I love my job. I mean I seriously adore it. I get to play with books for part of my living and work with colleagues who are creative and clever and talk to customers who value independent bookstores and are willing to pay full retail to keep them going, keep them a center of literary life in the community. Customers who will call us first and consciously not press that seductive buy button on the A--- site because they want us to exist and thrive. So as my manager says, Bully for that. (Actually what he frequently says is, Bully for you, Joy when I announce something that I'm excited about.)
But still. People are...people, you know?
And sometimes they say stuff. Goofy stuff.
An example for your Monday morning pleasure:
At least three times a week I field a phone call that goes something like this:
Customer: "Hi! I am looking for an obscure book on Glockenspiels of Iowa from 1897 - 1895, a topic only I care about but hey, you're a bookstore."
Me: "Well, let me see what I can find."
Me: Does some spiffy quick research on our distributors sites and elsewhere and holy moly, it exists! Ingram has one in stock.
Me: "Great news! I've found one. It can be here in 4 business days."
Customer: "No thanks. I needed it this afternoon."
In other news, I am reading the WICKED KING arc, the sequel to Holly Black's fabulous CRUEL PRINCE. It is as absolutely wonderful as I want it to be. In fact, it's better!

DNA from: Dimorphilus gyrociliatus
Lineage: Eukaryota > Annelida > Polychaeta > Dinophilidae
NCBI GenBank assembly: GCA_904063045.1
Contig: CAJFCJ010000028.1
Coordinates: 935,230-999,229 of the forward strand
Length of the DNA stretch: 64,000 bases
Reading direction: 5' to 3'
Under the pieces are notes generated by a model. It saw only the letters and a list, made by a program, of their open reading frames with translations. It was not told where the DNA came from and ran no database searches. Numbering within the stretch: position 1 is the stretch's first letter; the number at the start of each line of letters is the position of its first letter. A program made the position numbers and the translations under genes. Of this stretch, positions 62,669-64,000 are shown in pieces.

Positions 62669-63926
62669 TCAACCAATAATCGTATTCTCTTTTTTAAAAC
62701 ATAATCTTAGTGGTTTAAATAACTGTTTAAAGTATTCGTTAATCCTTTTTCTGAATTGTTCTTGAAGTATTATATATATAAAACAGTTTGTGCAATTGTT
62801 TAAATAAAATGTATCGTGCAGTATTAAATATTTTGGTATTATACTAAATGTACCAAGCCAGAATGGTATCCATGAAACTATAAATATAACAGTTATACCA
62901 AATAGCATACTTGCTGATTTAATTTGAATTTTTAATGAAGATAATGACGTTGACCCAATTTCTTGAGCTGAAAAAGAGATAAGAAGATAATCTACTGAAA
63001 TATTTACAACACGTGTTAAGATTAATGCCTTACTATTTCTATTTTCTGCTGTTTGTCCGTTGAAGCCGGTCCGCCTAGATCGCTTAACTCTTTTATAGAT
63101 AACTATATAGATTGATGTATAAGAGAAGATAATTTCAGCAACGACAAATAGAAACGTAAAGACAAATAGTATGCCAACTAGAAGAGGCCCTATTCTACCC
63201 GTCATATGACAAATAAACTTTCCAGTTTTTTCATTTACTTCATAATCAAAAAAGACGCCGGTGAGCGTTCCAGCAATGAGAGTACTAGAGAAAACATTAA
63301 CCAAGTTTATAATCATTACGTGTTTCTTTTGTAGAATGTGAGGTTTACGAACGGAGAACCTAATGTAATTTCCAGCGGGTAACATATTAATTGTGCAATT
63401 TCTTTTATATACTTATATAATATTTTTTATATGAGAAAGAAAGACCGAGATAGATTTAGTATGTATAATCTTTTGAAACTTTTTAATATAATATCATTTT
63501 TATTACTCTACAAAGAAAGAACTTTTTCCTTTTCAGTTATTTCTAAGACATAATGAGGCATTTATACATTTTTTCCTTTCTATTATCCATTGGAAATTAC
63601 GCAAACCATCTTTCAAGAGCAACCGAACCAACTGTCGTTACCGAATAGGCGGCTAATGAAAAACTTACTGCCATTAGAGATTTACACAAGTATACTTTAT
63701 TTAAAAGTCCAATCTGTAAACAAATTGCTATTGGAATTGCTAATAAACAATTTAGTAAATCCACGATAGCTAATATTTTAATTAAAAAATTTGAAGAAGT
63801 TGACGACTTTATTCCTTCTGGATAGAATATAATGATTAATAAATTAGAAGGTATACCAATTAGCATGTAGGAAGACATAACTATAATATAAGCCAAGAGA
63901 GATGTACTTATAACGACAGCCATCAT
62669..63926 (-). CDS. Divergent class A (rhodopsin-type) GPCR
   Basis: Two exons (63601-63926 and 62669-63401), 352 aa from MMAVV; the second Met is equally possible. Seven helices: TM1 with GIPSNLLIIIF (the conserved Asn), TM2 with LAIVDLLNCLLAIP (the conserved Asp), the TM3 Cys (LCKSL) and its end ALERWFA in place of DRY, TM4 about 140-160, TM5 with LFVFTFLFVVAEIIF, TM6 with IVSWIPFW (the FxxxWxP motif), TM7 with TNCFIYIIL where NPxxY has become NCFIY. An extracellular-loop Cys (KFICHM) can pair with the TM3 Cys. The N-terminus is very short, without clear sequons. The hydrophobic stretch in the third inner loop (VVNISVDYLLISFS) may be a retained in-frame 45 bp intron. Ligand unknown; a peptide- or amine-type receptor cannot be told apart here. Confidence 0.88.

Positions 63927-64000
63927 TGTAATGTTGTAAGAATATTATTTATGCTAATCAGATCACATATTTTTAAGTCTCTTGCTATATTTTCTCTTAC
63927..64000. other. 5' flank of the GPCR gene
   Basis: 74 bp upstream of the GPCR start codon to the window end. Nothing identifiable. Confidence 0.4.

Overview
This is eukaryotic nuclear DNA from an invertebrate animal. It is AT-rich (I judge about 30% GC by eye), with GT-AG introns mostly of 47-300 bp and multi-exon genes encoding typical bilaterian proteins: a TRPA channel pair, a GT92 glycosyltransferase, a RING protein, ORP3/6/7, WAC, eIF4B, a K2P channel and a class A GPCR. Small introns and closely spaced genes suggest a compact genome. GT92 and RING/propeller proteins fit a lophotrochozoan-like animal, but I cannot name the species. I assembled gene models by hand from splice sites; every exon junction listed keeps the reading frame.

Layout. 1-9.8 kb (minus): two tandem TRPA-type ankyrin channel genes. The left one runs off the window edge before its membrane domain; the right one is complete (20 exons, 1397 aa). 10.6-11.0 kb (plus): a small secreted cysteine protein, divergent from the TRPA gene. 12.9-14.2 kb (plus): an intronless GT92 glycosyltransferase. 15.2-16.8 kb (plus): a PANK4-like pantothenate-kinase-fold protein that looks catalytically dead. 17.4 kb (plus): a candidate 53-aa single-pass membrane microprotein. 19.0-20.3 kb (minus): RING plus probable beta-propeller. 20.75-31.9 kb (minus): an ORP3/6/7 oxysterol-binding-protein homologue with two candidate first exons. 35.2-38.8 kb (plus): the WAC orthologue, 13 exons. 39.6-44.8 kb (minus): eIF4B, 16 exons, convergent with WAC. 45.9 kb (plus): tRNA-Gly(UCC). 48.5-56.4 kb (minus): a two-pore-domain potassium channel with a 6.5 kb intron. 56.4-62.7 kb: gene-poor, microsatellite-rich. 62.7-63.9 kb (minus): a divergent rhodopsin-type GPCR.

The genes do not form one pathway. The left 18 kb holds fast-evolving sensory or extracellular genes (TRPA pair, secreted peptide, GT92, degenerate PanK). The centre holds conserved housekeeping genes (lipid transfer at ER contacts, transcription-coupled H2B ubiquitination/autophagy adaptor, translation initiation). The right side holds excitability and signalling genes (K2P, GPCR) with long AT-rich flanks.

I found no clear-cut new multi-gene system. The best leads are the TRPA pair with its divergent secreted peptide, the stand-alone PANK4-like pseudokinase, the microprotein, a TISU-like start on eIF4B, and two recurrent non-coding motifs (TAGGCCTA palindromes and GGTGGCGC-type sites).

Other books on my nightstand:
NIGHT FILM by Marisha Pessl. This one came out in 2013, but we're hosting Pessl for her new YA next month and I wanted to read some of her back list and holy cow this one makes your heart pound!
MARLENE by Julie Buntin, which is about female friendship and a tragic event in the past that's defined everything that's come since then. It reminds me a bit of THE GIRLS by Emma Cline (which honestly was a depressing read for me) but I'm liking it so far although there are spots where I wish the writing was sparer. That said it is always interesting to read about teen characters told from an adult vantage point and always interesting to note how different that feels in terms of character development and narration than actual YA. You'd think it wouldn't be that different, but it is. Because the adult narrator knows how an event has shaped and formed and destroyed. The teen in the moment does not. Both have value in story telling. But you really can tell the difference.
On that same note, I'm interested to read the new Michael Ondaatje book WARLIGHT which looks back at two teen characters in 1945 in post war London and then moves them forward into adulthood, carrying their scars and secrets.
But for now I need to finish my own manuscript. And so it goes.